Vultures are becoming extinct and experts have been urging us to take urgent steps to conserve them. None in our right senses would ever dispute the necessity. Though not a pretty sight, the giant birds help the world stay clean by feasting on dead carcasses. That they play a crucial role as scavengers is text-book knowledge that we have grown up with. Yet, at no point have I empathised more with the vulture as much as I have in recent days since the bird found mention during a significant hearing in the Supreme Court, no less.

As the country’s second-most senior law officer, Solicitor General Tushar Mehta, was making an argument involving the current migrant crisis when he launched a broadside against all those who have criticised the government’s handling of a crisis that many have described as an unmitigated humanitarian tragedy. In coming down heavily against “armchair intellectuals” and all those behind the uncharitable headlines the crisis has been generating, he referred to an iconic photograph of a famine-stricken child taken decades ago in Sudan during a bad bout of famine. The photograph that won the South African photographer a Pultizer had a vulture menacingly sitting some distance away from the child.

The image was powerful and what the solicitor general narrated had the court listening to him in rapt attention. According to Mehta, the photographer was later asked how many vultures were there. When he said there was one, he was corrected immediately. “There were two,” the photographer was told, implying he was the other vulture.

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Fact checks revealed that the tale the solicitor general narrated was apocryphal and suffered from inaccuracies. Though focused on getting the perfect frame, the photographer did not leave the hapless child at the mercy of the waiting vulture, which he happened to shoo away.

The child also lived through the scary encounter, though he unfortunately died like many others in his continent more than a decade later because of a fever. Yet, the underlying parallel that Mehta sought to draw carried weight. Many who read what happened in the court that day would have been prompted to ponder whether journalists highlighting the ongoing migrant crisis too were as heartless as the photographer was made out to be.

For the record, Mehta did not elaborate on what he expected the photographer to do. But perhaps what he left unsaid has encouraged those not happy with the overwhelmingly negative coverage of the migrant crisis to question the role of journalists. Suddenly, the idea of journalists as no better than vultures has gained currency, at least among sections who wish to undermine the reporting on the migrant crisis. Besides being portrayed as amoral, arguments are being forwarded that helping the migrants should take precedence for humanity’s sake over reporting on their misery.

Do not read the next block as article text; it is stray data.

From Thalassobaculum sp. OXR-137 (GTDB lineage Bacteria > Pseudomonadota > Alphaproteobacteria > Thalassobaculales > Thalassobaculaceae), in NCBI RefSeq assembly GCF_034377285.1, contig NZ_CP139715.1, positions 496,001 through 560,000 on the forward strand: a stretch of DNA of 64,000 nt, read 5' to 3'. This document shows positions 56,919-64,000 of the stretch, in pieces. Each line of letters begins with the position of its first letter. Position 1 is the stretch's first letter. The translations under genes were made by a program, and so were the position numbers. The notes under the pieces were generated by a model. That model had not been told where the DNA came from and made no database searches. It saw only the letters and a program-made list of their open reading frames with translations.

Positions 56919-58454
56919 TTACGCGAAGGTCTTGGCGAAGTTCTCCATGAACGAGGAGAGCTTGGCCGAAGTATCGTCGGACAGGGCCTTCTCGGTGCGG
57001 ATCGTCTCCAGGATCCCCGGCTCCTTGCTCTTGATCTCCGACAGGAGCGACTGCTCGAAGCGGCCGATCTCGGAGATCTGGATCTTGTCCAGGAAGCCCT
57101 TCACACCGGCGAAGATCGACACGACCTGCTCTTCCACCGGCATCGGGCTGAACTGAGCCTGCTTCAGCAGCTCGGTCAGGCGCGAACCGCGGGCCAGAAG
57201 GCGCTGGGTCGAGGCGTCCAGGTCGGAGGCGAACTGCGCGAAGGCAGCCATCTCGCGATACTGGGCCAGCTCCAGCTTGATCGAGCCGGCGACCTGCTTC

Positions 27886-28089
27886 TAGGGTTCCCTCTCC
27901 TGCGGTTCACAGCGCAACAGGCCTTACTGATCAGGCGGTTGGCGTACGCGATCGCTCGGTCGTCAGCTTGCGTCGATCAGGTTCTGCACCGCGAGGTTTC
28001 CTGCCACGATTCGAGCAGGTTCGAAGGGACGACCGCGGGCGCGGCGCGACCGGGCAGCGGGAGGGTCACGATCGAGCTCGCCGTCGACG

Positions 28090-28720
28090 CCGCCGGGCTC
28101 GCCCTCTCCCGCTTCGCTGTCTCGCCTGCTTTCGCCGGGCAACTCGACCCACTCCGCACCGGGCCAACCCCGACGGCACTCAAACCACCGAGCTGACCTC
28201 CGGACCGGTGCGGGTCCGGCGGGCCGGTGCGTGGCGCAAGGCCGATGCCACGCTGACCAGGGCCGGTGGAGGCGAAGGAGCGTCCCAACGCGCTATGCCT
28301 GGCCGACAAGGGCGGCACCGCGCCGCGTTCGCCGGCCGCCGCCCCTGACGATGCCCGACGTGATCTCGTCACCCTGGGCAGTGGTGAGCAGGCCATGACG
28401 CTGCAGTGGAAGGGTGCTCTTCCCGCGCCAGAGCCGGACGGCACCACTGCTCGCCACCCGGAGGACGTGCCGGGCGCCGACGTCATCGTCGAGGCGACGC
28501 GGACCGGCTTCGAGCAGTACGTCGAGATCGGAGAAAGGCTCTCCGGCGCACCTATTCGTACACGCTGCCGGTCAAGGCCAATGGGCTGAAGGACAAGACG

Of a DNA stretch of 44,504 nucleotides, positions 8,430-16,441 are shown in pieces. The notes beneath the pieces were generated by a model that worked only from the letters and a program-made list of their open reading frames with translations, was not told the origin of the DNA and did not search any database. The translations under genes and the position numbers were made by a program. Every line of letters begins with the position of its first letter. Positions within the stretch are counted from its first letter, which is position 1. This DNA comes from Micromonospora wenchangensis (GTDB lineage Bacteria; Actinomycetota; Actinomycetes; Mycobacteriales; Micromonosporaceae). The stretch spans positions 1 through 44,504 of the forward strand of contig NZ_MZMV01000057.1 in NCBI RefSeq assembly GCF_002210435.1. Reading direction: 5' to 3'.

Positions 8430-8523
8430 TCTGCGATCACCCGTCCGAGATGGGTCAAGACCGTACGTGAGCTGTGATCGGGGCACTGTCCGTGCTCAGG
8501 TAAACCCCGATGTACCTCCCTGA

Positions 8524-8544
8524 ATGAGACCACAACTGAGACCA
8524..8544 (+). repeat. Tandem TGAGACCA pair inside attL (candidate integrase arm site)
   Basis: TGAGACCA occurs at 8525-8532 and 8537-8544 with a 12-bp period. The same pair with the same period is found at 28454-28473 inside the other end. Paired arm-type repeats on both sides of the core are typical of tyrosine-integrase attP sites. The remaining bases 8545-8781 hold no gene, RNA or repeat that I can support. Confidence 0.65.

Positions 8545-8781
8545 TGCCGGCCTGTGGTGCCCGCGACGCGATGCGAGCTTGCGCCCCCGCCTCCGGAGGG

True, sensitivity and helpfulness are qualities that we should all cherish and actively practice. And it is only to be appreciated when a journalist, beyond the call of his or her duty, takes time off to help a person in misery. I can vouch for several such instances in the recent past when a reporter or a photographer, moved by the plight of the subject, has taken out money from their pocket to help a migrant in distress. It could have been to buy some packets of biscuits, or for buying a seat in a bus to ferry the migrants to their distant homes. But our individual capacity to help remains limited.

What we can instead do more effectively is to highlight their plight, speak truth to power and bring pressure on the powers-that-be to provide succour.

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Making the world a better place to live in is the basic tenet of journalism and fortunately, it remains so, despite the many shortcomings that have seeped in. Like every other profession, journalism too has good professionals and the bad. There are of course some who feast on tragedies to sell their stories and advance their interests. I can recount some, if it helps, including an instance when a reporter manufactured a story about the distress sale of children by enticing their uncle to hand them over against a few thousand rupees. The uncle had some 16,000 rupees already in his bank account. It turned out that the purported sale of his two nephews was more out of greed than distress.

But nothing justifies the attempt to portray our entire tribe as self-centred. It is okay to help those in need as and when the situation permits. But our primary job remains highlighting the unfairness and injustices so that they are not allowed to linger or recur. We fail most of the time. But that only means we don’t give up but try harder. Sudan, for example, is hardly any better since the devastating famine that the photographer catalogued. But it did shake the world’s conscience and we need to be grateful to him for that. 

None of the arguments made in our support will possibly make Mehta change his mind. People, after all, will subscribe to what suits them the best. It is also equally in society’s interest that journalists keep doing what they are meant to do – hold the mirror with warts and all. Being denigrated as vultures should actually be considered a badge of honour, just as a young Outlook colleague of mine did soon after Mehta made his controversial point. He tweeted out a picture of himself reporting on the migrant crisis with a caption: Vulture-ing. I remain very proud of his reporting and have no hesitation in proclaiming myself as the organisation’s Vulture-in-Chief.

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